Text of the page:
Thirdly, the growth of organizations such as Erasmus, AIESEC or AFS makes it easier for students to travel and study/work abroad. In the academic year 2012/2013 the Erasmus program celebrated an important milestone: three million students enjoyed the opportunity to be an Erasmus student. They are stimulating and helping them to travel and have this once-in-a-lifetime experience. AIESEC is present in over 113 countries and territories and counts over 86,000 members, which makes them the world’s largest youth-run organization with 26,276 exchange experiences delivered in ‘12-‘13. This number is only increasing. It appeals to students for the work experience and leadership opportunities they can get. AFS is another organization which gives young students the opportunity to live/study/volunteer abroad.

The combination of traveling and working is much more in line with this generation’s idea of lifestyle. Work is not as much a central part of life as in the older generations, but rather a necessity because of the financial need to support their lifestyle. Nonetheless they use this experience to boost their résumés and value on the job market.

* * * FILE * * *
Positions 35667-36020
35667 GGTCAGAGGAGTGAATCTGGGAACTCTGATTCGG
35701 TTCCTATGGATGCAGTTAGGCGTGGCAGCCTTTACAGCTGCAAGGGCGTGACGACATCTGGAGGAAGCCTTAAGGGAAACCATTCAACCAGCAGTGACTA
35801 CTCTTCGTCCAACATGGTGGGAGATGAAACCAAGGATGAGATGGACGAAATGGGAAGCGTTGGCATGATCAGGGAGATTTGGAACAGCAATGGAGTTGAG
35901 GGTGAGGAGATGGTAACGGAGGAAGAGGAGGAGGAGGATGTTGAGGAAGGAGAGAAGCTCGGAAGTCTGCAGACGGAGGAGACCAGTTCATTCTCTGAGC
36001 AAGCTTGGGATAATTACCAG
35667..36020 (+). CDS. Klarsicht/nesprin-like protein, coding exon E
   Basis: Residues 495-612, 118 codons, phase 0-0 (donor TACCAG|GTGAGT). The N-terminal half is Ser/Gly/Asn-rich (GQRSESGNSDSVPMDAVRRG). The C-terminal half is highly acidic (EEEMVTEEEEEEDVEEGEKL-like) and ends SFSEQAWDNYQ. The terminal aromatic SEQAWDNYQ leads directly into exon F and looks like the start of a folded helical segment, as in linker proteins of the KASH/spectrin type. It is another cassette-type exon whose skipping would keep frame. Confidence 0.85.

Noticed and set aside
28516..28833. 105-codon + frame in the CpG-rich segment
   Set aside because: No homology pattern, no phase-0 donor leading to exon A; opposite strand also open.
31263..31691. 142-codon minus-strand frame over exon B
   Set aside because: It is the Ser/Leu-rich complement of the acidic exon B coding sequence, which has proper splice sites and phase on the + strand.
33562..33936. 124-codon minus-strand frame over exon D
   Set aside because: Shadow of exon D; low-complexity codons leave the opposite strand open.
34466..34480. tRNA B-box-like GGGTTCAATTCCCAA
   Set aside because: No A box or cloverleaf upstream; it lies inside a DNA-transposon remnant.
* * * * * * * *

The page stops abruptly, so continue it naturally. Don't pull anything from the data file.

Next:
Finally I think it fits perfectly with their profile. Gen Y is considered to be open-minded, sociable, highly motivated toward their perceptions of success; their image is important. Traveling is a perfect fit, since it encourages one to meet new people and explore new cultures. It is cool to tell stories about all your experiences and this is also quite positive for your image. They perceive these journeys as something unique which will only make them more valuable in their careers. But those are just my ideas.

To get some unique insights from a professional GenYer, you can read this interview with Cassandra Ruggiero, Global Vice president of Public Relations for AIESEC. She talks about the growth of AIESEC and Generation Y.

First of all, can you tell me in your own words what AIESEC is?